PEth Testing Dried Blood Spots
Dried blood spot collection is the fastest, most convenient way to test for phosphatidylethanol (PEth). Phosphatidylethanol (PEth) is created in red blood cells where it exists as part of the cell membrane. Research suggests a PEth test can differentiate between incidental exposure (hand sanitizer use, etc.) and the intentional use of ethanol.
PEth is an abnormal phospholipid formed in red blood cells following alcohol exposure. PEth in blood exists as a component of the red cell membrane. PEth is stored in the cell membrane and can be extracted from dried blood spot specimens and measured to identify alcohol exposure.
PEth is a mid to long-term alcohol biomarker, and a positive result (measuring phosphatidylethanol species 16:0/18:1) is an indication of alcohol exposure during the 2-3 weeks prior to sample collection.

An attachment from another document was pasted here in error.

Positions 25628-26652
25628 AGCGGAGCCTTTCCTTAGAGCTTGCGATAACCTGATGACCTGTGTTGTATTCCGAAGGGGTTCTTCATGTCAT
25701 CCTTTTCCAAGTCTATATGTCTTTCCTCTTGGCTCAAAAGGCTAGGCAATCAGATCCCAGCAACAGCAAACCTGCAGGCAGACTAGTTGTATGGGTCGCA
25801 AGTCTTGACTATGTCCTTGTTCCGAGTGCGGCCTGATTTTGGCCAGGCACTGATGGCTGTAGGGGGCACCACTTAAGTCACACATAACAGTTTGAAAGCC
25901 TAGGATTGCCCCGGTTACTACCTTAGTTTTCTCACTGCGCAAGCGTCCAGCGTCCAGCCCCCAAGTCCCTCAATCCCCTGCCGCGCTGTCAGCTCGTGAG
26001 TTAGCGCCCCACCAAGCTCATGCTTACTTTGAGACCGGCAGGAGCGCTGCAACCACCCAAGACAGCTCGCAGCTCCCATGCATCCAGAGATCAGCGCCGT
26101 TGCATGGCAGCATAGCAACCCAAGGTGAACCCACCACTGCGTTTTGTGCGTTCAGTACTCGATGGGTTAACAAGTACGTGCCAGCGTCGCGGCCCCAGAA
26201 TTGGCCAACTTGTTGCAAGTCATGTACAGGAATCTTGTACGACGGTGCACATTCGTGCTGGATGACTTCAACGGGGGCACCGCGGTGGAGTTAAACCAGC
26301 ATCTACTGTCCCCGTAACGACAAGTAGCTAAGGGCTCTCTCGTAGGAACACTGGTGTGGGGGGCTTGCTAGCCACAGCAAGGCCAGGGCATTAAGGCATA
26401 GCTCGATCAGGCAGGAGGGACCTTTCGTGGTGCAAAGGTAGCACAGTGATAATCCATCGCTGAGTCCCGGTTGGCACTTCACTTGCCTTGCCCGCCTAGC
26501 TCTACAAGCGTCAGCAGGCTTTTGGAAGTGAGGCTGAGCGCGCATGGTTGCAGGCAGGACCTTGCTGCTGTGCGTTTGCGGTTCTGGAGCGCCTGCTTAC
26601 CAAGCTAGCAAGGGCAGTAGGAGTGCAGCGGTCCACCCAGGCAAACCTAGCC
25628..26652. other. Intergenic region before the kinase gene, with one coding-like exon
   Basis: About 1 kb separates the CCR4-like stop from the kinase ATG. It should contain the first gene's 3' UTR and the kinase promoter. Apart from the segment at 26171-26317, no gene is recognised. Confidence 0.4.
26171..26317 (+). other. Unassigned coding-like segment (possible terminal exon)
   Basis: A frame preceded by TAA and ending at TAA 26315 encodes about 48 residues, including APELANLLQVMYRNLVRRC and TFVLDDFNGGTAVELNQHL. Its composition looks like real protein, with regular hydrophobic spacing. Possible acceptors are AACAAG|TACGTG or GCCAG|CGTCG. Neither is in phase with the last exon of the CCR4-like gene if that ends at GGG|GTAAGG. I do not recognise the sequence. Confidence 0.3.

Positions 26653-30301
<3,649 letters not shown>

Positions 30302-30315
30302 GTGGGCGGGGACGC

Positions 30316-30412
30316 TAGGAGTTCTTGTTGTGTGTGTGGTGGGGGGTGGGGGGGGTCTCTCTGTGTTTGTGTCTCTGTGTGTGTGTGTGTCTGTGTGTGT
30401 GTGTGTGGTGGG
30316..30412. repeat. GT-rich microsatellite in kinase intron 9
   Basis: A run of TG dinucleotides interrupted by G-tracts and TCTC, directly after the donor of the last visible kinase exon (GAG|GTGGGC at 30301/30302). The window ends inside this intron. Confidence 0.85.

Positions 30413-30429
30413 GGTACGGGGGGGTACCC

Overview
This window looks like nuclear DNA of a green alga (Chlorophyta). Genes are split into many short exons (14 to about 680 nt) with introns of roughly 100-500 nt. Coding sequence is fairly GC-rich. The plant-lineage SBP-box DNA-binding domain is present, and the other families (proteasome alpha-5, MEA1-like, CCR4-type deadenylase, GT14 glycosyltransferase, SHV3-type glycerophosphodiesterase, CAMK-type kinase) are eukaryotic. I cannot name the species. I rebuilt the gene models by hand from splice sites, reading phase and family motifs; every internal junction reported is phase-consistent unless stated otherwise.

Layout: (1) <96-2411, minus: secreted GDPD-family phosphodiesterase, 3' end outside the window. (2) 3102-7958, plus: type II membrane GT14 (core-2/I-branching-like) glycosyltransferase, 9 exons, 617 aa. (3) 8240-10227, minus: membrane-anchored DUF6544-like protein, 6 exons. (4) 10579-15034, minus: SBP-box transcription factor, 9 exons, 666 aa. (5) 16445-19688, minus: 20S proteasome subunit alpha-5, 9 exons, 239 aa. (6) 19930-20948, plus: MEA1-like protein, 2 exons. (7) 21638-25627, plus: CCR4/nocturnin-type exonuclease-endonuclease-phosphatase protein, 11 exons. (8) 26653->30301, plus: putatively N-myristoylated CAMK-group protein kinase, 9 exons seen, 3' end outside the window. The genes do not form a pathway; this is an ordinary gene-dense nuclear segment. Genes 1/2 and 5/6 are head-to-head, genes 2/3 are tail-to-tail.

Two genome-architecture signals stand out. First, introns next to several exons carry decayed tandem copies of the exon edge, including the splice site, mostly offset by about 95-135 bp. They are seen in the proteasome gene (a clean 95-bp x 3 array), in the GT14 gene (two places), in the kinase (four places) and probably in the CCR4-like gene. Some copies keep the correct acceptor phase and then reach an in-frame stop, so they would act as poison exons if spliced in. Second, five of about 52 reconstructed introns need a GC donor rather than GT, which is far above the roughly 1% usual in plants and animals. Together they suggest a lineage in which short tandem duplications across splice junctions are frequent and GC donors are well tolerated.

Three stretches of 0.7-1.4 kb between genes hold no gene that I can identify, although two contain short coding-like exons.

The sample amount is 5 dried blood spots from a finger puncture or 5 ml of blood from a standard blood draw using anticoagulation tube collection.
Unlike venipuncture, dried blood spot collection is performed by the individual being tested (the donor) and can be observed by any staff member, after a short training session. The dried blood spot drying box makes collection even easier by eliminating wait time.
Advantages of PEth
- 100% specific for ethanol. PEth can only be formed in the presence of ethanol.
- Identifies heavy episodic drinking (5 or more drinks in one sitting) for up to the last 30 days prior to measurement.
- PEth levels are not affected by race, gender, BMI, or disease state.
- Dried blood spot specimens for PEth analysis are easy to collect and non-invasive.